There was something different about the game. It was an almost palpable sense of occasion. The context and the prime time setting were certainly factors, but this meeting with Big Blue felt bigger than usual.
It had the feeling of, dare we say it, "playoff football." It was as if the Redskins needed this win to prove they are actually worthy of playoff respect.
Achieving that feat has put a new spin on the Shanahan era. His tenure rightfully seemed dead and buried after losing at home to the Carolina Panthers in Week 9.
A visit from the imploding Philadelphia Eagles the next week helped Shanahan's team get back on track. However, it's the last two results that make it seem as though Shanahan's Redskins are heading in the right direction.
Beating the Dallas Cowboys on the road on Thanksgiving, was worth much more than just bragging rights between rivals. The Redskins have spent years being the whipping boys in the NFC East.
Winning in Dallas proved they can win a crunch game when it really matters. It also proved the Redskins are again a force in the division.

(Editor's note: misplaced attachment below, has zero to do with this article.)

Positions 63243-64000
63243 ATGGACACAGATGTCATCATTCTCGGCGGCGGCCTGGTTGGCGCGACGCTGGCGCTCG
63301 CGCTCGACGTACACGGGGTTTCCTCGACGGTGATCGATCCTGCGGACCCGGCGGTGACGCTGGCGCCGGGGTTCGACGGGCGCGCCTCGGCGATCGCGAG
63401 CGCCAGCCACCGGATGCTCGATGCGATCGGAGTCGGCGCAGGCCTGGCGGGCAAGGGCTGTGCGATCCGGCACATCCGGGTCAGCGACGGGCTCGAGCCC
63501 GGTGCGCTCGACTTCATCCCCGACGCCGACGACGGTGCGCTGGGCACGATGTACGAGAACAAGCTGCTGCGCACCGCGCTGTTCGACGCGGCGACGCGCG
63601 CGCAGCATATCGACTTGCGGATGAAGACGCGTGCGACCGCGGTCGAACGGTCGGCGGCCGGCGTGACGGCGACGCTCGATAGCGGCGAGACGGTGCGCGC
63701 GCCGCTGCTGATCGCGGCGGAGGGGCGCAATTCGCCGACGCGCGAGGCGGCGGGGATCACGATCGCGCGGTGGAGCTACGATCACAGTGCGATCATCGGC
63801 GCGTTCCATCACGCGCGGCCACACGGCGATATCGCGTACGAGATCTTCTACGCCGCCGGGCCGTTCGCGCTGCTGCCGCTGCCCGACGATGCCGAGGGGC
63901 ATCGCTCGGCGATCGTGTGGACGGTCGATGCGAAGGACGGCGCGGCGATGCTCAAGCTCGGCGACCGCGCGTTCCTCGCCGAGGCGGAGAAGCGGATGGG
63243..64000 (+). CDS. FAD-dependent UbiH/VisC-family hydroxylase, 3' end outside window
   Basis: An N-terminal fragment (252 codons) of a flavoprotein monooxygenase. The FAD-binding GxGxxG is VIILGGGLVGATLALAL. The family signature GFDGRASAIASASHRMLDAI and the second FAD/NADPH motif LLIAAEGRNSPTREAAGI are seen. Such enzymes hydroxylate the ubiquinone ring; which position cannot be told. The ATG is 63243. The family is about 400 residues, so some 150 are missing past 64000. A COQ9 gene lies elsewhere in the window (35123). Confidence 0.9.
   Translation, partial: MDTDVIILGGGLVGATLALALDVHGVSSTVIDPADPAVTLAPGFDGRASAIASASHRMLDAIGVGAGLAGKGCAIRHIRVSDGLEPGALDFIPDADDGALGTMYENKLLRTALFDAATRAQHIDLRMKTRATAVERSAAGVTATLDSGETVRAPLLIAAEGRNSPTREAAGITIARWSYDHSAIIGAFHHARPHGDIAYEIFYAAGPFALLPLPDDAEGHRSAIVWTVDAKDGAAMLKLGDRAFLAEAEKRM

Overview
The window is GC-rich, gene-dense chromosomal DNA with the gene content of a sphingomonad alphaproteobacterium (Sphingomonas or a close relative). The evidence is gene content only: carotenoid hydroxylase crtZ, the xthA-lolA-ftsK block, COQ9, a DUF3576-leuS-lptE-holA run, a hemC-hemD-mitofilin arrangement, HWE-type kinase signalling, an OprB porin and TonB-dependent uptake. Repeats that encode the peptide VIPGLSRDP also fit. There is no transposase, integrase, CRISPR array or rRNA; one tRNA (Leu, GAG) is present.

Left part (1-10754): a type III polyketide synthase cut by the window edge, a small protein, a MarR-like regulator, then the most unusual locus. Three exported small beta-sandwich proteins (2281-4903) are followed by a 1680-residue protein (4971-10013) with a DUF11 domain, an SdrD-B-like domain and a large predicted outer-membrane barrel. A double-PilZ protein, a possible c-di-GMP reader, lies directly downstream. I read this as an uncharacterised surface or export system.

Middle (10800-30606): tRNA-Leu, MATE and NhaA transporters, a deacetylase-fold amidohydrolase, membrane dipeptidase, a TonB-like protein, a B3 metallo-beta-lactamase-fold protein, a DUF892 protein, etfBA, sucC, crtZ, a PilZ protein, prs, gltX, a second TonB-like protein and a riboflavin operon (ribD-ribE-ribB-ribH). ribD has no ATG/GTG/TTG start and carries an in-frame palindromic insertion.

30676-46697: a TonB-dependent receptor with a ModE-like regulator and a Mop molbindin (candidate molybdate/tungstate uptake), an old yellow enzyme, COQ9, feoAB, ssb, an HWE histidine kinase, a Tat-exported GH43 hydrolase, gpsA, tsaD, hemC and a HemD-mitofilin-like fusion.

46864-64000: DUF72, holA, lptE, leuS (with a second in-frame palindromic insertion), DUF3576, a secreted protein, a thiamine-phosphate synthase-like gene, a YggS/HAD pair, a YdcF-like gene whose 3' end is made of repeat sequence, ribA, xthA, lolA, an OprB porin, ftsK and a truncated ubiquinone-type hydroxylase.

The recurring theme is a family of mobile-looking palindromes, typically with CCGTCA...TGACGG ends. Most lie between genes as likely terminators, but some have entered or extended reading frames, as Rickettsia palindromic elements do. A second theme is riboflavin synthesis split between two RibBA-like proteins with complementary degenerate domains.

There haven't been many of those types of games for the Redskins in the last few years. When they've been faced by similar challenges, they've usually folded.
As sweet as victory over the Cowboys was, the Giants were a tougher proposition. The G-men have had the Redskins number for most of the last 10 years.
Last season's sweep was a welcome relief after seeing the Redskins routinely battered by the Giants for so long. Losing a close one to Tom Coughlin's team in Week 7 seemed to suggest the natural order had been re-established.
Attempting to keep their playoff hopes alive against the defending Super Bowl champions looked a daunting prospect. After all, there's probably no tougher team to face in the clutch period of the season than the Giants.
Eli Manning and company have become masters at winning when it counts. The significance of that was clearly not lost on the Redskins on Monday night.
The players were obviously fired up, with London Fletcher's energy and aggression proving infectious. By matching the Giants for intensity, the Redskins enabled their superior scheming to take over.
That scheming saw Robert Griffin III confound Big Blue's talented pass-rushers. It also allowed Alfred Morris to control the clock in the only quarter of the game that really matters.
Winning with emotion and smarts is the mark of all true contenders. That's what Shanahan's Redskins became against the Giants on Monday night.
This is no longer a rebuilding project. After nearly three years and plenty of disappointments, Shanahan has finally built a credible contender in Washington.